School Bus Driver Loses License After Student-Involved DUI Accident in Haverhill

Shawn McCarthy appears during arraignment in Haverhill District Court on May 17, 2019. (WHAV News photograph)

An Exeter, N.H. man tasked with transporting a Haverhill girl to and from school was arrested Thursday afternoon after police say he was driving while under the influence of drugs before getting into a rush hour accident on a busy stretch of River Street.

Appearing before Haverhill District Court Judge Patricia Dowling at arraignment Friday, NRT Bus Company driver Shawn P. McCarthy was stripped of his license and ordered held on $1,000 bail after Haverhill Police arrested him in the wake of an accident that left a 13-year-old girl with non-life threatening injuries.

Just before 5:30 on Thursday, Haverhill Officer Caitlin Beardsley-Brady responded to the Walgreen’s parking lot on River Street to find McCarthy’s NRT school van still running with the sliding door open and right tire falling off the rim. According to the officer, McCarthy, who had a small cut on his head, told her with slurred speech that he didn’t know where his young charge was and was just worried about his flat tire.

Asked how the accident happened, McCarthy stared at Beardsley-Brady for several seconds before telling her he didn’t know. When asked to provide his driver’s license and registration, he supplied a random business card and medical examiner’s certificate.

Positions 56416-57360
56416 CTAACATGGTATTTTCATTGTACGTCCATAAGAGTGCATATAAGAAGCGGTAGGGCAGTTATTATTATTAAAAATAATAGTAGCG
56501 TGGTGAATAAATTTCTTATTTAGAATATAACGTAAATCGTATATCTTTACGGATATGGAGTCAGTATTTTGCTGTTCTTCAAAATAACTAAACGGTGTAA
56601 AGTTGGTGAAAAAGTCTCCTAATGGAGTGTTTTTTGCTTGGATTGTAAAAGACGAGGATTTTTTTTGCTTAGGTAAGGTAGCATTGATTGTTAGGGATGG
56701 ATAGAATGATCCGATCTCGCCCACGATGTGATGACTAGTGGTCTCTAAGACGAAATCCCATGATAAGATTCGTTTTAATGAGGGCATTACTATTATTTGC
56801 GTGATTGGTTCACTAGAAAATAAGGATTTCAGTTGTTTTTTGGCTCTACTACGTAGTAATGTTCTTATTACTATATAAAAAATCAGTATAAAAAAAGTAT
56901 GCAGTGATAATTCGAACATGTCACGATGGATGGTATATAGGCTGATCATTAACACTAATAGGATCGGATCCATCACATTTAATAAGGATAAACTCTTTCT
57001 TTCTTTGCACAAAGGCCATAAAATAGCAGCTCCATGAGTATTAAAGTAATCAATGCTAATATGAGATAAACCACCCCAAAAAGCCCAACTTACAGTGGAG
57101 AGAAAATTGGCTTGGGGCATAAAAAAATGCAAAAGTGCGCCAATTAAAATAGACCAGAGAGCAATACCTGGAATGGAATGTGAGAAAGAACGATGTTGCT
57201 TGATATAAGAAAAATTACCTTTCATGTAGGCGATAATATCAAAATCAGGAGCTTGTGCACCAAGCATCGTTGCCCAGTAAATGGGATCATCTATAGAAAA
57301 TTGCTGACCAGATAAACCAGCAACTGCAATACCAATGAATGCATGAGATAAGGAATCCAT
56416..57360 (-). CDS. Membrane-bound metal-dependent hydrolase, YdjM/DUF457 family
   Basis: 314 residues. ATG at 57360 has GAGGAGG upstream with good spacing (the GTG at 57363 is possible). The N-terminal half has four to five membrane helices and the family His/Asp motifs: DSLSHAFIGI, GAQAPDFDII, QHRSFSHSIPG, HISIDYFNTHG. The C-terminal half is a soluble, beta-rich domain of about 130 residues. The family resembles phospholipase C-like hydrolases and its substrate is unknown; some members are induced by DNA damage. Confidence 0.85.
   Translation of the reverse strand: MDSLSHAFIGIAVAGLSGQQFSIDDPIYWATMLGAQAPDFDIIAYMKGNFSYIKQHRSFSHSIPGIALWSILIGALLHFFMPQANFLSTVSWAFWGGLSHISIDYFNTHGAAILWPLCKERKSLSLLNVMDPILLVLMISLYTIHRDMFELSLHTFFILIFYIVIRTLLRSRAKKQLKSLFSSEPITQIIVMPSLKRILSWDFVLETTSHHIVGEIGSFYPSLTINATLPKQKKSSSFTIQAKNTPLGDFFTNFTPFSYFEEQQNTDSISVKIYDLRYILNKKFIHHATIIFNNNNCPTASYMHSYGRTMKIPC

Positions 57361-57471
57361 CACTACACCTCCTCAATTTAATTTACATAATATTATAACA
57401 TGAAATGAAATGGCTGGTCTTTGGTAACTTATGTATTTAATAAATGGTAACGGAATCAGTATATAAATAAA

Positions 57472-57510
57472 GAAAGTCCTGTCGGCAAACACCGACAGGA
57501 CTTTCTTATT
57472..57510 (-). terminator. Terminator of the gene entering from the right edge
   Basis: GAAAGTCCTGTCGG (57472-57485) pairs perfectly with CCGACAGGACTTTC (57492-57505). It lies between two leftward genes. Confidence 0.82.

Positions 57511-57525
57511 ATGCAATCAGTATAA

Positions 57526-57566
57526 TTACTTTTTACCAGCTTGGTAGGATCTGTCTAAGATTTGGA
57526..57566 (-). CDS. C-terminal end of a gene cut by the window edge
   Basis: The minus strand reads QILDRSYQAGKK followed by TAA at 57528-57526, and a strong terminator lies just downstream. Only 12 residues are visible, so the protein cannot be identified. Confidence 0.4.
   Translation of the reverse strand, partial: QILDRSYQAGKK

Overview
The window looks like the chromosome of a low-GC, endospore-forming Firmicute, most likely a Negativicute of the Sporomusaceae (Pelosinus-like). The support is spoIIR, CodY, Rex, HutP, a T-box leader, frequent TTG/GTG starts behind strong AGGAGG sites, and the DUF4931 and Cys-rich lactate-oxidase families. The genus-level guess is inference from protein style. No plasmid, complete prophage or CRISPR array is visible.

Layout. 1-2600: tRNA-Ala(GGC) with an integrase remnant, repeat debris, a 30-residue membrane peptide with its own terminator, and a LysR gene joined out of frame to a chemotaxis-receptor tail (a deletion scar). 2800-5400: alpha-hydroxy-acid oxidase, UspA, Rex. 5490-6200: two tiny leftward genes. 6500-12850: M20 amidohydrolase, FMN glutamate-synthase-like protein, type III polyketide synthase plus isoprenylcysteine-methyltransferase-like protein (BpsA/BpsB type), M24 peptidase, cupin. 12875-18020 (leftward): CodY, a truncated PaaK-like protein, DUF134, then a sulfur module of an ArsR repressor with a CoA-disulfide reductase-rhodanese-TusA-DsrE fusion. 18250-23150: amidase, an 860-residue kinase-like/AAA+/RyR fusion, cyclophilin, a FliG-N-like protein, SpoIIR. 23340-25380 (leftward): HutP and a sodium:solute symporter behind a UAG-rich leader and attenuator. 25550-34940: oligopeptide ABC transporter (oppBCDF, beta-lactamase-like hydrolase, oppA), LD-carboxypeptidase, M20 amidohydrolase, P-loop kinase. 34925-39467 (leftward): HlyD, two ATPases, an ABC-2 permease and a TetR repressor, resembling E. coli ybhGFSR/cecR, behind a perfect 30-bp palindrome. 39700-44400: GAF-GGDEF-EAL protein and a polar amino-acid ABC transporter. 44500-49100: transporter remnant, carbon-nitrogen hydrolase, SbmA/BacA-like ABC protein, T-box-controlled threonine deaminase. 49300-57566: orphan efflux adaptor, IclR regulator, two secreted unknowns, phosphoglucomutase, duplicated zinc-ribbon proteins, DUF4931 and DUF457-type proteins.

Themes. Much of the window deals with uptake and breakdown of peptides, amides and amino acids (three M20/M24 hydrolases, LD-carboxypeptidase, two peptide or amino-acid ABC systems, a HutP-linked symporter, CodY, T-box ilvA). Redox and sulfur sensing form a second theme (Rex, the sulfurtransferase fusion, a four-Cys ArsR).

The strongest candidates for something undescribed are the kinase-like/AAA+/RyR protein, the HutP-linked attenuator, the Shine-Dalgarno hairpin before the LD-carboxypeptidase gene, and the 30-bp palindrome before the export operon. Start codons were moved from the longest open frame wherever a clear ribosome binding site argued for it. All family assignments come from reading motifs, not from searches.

Further investigation into the accident and interviews with witnesses determined that McCarthy—found to be in possession of six peach pills believed to be Ambien—was transporting the girl from Lowell’s Bartlett Middle School when he began to drive “in an erratic manner” on the highway.

Beardsley-Brady said the girl “told Shawn to slow down and focus on the road, to which he said he was. She became so scared that she started to beg Shawn to pull over and (when) he finally pulled over into the Walgreen’s parking lot, she grabbed Shawn’s cell phone to call her mother for help.”

Fellow drivers called into NRT dispatch to report McCarthy’s driving, and the company touched base with him prior to his stop at Walgreen’s, police said. At the drugstore, the girl’s parents met her and found McCarthy “unable to formulate complete sentences or explain what happened.”

Questioned by police at the drugstore, McCarthy said he is diabetic and recently had his medication adjusted. Trinity EMS personnel determined his blood sugar levels to be normal. During field sobriety testing, McCarthy could not maintain balance or count consecutively, police said. In regards to the Ambien pills found in his van, McCarthy told police he did—and later did not—have a valid prescription for the medication.

In court Friday, police prosecutor Andrea Fogarty asked Dowling to send McCarthy to a 28-day detox program, while his court-appointed attorney David Stuehr requested he be released on his own recognizance.

“He’s taking this very seriously and is very concerned about people on the road and that people in his care and custody were in danger,” Stuehr said. “He’s found that to be very troubling, so I think a no driving stipulation while he’s on release for personal recognizance would be appropriate.”

McCarthy remains held on $1,000 bail and is unable to drive until his next court appearance June 20.

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